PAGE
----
How To Identify U.S. Error Coins: A List Of Specific Features You Should Look For That Often Signify Errors


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Wondering how to tell if a coin is an error or not? Do you know the basic “signs” you should be looking for on U.S. error coins?

Following is a list of characteristics that are most commonly found on U.S. error coins. You’ll want to look for these very specific features first when trying to determine if you have an error coin on your hands or not.

Specifically, I’m going to tell you:

  1. What features are commonly found on error coins.
  2. Which error coins you should hold onto for their potential value.

While I can’t guarantee that all of the coins you find which exhibit these distinctive characteristics will be U.S. error coins… this Coin Errors List summarizes the types of things you should be looking for.

Use it to hone in on the coins in your collection that have the possibility of being legit U.S. Mint errors.

Coin Errors List Of Features To Look For

#1 – Doubled Lettering Or Doubled Design Features

Doubling of letters, numbers, or other details on a coin can be indicative of an error.

Some of the most common areas to look for doubling on a coin are:

  • The coin’s date
  • Inscriptions such as “IN GOD WE TRUST,” “UNITED STATES OF AMERICA,” or “E PLURIBUS UNUM”
  • Significant areas of the design — such as an eye, mouth, ear, or hair details

Although some coins with doubling aren’t necessarily errors, those that are can be quite valuable. The rarest and most popular type of doubling error is known as a doubled die. Doubled die coins are caused during the process of creating the die that turns blank coins into money.

Doubled-dies are definitely U.S. error coins that you should hold onto.

Some doubled die coins are worth more than $1,000!

NOTE: Doubled die error coins are sometimes confused with repunched mintmark error coins. However, they are not the same. The difference depends on the point at which the doubling occurred during the minting process. Specifically, a doubled die coin is created when the hub that puts the design on the die makes 2 impressions on the die at slightly different angles. A repunched mintmark coin is created when the letter punch leaves 2 impressions at different angles or slightly different locations.

#2 – An Off-Center Design

One of the most obvious types of errors occurs when a coin is struck off center.

An off-center strike appears as a crescent-shaped area of blank metal on the coin.

Sometimes, the rim — the raised lip of metal around the edge of the obverse (head’s side) or reverse (tail’s side) design — will appear to be thicker on one side of the design than the other.

Off-center coins are very common, but they are still technically errors and worth keeping.

The most drastic off-center coins are worth $50 or more!

#3 – Unusual Raised Straight Or Squiggly Lines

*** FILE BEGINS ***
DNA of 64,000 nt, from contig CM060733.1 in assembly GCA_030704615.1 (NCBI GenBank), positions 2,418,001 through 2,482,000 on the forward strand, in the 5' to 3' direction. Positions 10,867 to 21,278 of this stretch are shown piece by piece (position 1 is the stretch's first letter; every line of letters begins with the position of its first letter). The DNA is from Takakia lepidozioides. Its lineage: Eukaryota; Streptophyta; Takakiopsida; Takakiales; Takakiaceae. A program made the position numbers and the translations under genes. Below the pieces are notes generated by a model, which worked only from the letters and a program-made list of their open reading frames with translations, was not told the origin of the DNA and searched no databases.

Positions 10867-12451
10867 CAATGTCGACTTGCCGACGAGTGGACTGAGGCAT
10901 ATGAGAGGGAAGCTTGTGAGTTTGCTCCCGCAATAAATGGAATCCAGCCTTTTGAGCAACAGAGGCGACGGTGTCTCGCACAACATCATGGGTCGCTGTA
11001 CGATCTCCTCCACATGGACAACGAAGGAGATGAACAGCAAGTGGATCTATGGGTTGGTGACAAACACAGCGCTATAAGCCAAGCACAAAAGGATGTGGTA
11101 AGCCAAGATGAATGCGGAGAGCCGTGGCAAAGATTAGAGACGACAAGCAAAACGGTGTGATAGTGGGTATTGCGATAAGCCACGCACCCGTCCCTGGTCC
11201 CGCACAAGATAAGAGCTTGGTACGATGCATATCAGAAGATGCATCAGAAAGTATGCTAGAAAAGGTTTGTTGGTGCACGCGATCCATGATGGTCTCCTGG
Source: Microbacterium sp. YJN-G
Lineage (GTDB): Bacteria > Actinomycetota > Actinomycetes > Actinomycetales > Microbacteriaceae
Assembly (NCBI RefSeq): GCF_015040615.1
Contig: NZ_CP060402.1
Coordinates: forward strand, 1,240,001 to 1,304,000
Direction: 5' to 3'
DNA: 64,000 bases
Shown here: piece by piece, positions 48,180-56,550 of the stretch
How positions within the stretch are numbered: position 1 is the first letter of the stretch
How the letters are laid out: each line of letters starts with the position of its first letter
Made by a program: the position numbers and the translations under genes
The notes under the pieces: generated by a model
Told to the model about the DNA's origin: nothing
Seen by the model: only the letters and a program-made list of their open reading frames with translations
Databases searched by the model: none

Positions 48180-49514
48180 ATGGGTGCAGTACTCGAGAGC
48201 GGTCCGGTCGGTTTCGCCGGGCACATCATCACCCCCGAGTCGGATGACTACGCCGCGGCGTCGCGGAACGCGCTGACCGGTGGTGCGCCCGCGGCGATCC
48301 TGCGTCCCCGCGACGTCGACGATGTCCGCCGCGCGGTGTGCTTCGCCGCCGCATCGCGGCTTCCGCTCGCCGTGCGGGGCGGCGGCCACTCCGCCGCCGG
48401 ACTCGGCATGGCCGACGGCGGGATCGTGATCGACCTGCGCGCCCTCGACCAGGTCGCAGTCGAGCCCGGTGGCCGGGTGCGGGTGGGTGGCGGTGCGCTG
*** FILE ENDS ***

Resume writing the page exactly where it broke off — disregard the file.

If you see any raised lines or markings on a coin that don’t look ordinary, they could be due to an error.

Not all raised lines are errors, however:

  • Sometimes, the raised lines are caused by polishing marks transferred from the die onto the coin — these aren’t really valuable or scarce.
  • Other times, raised lines are made from old or aging dies that begin to crack. When the break marks transfer onto a coin as raised lines and markings — these error coins are often quite valuable.

So, hang onto any coin you see that shows a raised marking. Then, evaluate it further to see if what you have is a type of error known as a die crack or die break.

The most bizarre die breaks are quite rare and collectible — with some worth more than $100!

NOTE: A very popular type of die crack is one that forms between the B and E of LIBERTY on the obverse of a Lincoln cent — just to the left of Lincoln. These are called BIE varieties because the small, vertical die crack takes the form of a capital letter I. BIE varieties are typically worth$5 to $10.

#4 – Missing Mintmarks, Numbers, Or Letters

A lot of people find coins that have a letter, mint mark, number, or other design element that appears to be partially (or even completely) missing.

Missing lettering and numbers are often caused by heavy, uneven wear or even someone intentionally removing the detail on that part of the coin.

Sometimes such things are normal and common. And sometimes they’re valuable errors that are worth holding aside.

Many times, a certain portion of the design is missing because foreign matter got onto the die and obscured that part of the design from being properly struck onto the blank coin. These so-called strikethrough errors that involve missing numbers, letters, or other elements are definitely coins that you should hold onto.

Strike-through error coins are usually worth more than $250!

 

#5 – Bubbles Or Raised Spots

Bubbles sometimes appear on coins because they’ve been exposed to intense heat — such as a fire or blowtorch. (Yes, some folks blow torch their coins — don’t ask me why!)

  • In most cases… if you find a coin with bubbles or ripples in the metal, it’s because the coin has been damaged by heat.
  • On copper-nickel clad coins… bubbles can be caused by gasses trapped between the layers of cladding.
  • On pennies made since 1982… tiny bubbles and ripples are due to imperfections in bonding of the outer copper layer on the zinc core inside the coins.

The best thing to do is to hang onto all coins that have bubbles, ripples, and other raised dimples for further investigation. Bubbled coins are usually worth $10 to $50 — sometimes even more.

NOTE: Some die cracks take the apparent form of bubbles (as seen above). Such a die crack is known as a die cud and is worth about $100 and up.

#6 – Surface Areas That Have Peeled Away

Imperfections in chemical bonding of the different layers of metal on a coin can lead to them peeling off — either during or after the minting process.

If you find a coin that seems to have layers of metal missing, hold it aside for further evaluation. You’ll need to determine it’s just environmental damage or if it’s a type of U.S. Mint mistake known as a lamination error.

Lamination errors can be worth about $10 and up.

#7 – The Wrong Color

Have you found a silver coin (like the well-known silver penny) or another coin with odd coloration?… Keep it!

That could be a valuable error — such as a coin that was struck on the wrong metal (known as a wrong planchet error).

You’ll need to have the coin professionally tested to determine if it’s a genuine error or if it was simply altered after the coin left the Mint.

Coins like this are worth checking twice — because many off-metal errors are worth $500 or more!